If business were simple, everyone would have one of those Easy buttons on their desk. Your short term focus each day would be to remember to push the button. All that’d be left would be to head home for dinner, or maybe out to the lake or golf course.
The next morning, everything would be taken care of. If you had any employees that you were thinking of letting go, they would’ve left resignation letters on your desk. If you had any openings, there’d be twice as many great applicants as openings. Customers would be lined up out the door, throwing money at your website, etc. All your accounts receivables would be at zero. No one would complain about anything. Vendors would do everything you asked on budget and on time.
Thing is, business isn’t simple, much less the fairytale I described. Yet it’s still easy to find people with a short term focus, which usually leads to poor decisions.
Short term focus? How?
When I say short term focus leads to poor decisions, you might ask “Why?”, even though the evidence is consistent and overwhelming.
Even when we exclude an apparent flood of unethical behavior, big companies and governments find themselves in bad (yet largely preventable) situations due to decisions made with a short term focus.
If you need examples, Google any large company name associated with a large layoff: Wells Fargo, Verizon, Deutsche Bank, GM.
Other than contractors affected by a government shutdown, it’s difficult to find a situation where 30,000 employees that you needed on Friday suddenly became unnecessary on Monday.
Companies keep thousands of employees past the end of a quarter to avoid hurting their stock price, or to avoid having to talk about a layoff (and its backstory) on a call with Wall Street. It can be as simple as an upper level manager delaying action on a situation they know they need to fix because their bonus is tied to end of quarter stock price.
On the government side of things, look at any large infrastructure project (say, US highway bridges) where ongoing maintenance has been delayed for years because the funding was “borrowed” for pork barrel projects. A decade or two later, someone discovers that thousands of bridges are structurally unsound.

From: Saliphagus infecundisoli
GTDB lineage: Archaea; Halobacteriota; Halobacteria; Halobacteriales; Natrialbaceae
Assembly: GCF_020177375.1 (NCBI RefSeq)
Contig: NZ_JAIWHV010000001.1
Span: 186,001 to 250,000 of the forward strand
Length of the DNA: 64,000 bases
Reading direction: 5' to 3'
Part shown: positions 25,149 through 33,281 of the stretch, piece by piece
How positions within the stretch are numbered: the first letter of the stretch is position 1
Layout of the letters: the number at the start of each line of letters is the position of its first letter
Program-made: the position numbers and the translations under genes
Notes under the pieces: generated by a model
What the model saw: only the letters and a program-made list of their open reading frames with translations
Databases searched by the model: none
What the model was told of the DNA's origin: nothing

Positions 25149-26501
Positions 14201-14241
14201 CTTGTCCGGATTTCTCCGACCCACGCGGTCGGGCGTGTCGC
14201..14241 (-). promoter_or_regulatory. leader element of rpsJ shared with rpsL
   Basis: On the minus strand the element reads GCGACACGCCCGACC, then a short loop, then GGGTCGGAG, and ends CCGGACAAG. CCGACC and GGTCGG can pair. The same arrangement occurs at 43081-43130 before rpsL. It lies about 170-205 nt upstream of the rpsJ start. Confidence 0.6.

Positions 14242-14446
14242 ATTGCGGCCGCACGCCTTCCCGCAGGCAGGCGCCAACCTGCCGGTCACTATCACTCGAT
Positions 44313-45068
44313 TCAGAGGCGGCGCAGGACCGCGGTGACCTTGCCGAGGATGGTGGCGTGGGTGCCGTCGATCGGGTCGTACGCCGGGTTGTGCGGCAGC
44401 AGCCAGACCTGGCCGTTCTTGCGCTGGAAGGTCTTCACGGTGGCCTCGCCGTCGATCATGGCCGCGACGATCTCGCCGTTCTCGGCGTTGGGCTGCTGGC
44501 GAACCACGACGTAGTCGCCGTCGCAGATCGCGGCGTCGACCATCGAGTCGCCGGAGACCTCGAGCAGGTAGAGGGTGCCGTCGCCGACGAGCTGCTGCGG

Anything to make a sale?
In your business, the numbers might be smaller but the pressures are no less severe. Making payroll can cause business owners to do things they’d avoid otherwise. Almost every business has faced a cash crunch as payroll day approached, even if you were the only one on the payroll at the time. It’s tempting to make what seems like a good decision at the time. That’s the kind of short term decision I’m talking about.
For example, have any of your larger customers told you (not asked, mind you) that to do business with them, they’ll require 90 or 120 day terms because of “business pressures”? Some will reject that business, but many won’t because they need the revenue.
It seems like saying OK to such things is a good decision. We got a new big customer. Let’s tell everyone. We’re sure to get a bunch of business from other people when they see that GiantCorp uses us, so it’ll be OK to deal with undesirable terms for a while.
Long term pain
Trouble is, that rarely happens and those terms are rarely temporary. More often than not, accepting such ridiculous and downright abusive terms is a bad long term decision for a small company.
Short term mindset: “It’s OK to borrow a little to make payroll.” Problem is, even if you don’t borrow to make that payroll, there’s risk in this short term “win”.
Imagine your surprise, when a few weeks later that nice young man from GiantCorp advises you that their new payables policy is 180 day terms (hint: you can say no). If you don’t make a fuss (a short term focus decision), it means you won’t see a check for another 30 to 90 days – even then you might have to badger them to get paid.
Now, you have a payroll funded by debt and another coming in a couple weeks. Oh and GiantCorp just placed another big order today.
This is but one example of why you have to think and act long term, even if it slows you down a little.
Want to learn more about Mark or ask him to write about a strategic, operations or marketing problem? See Mark’s site, contact him on LinkedIn or Twitter, or email him at [email protected].
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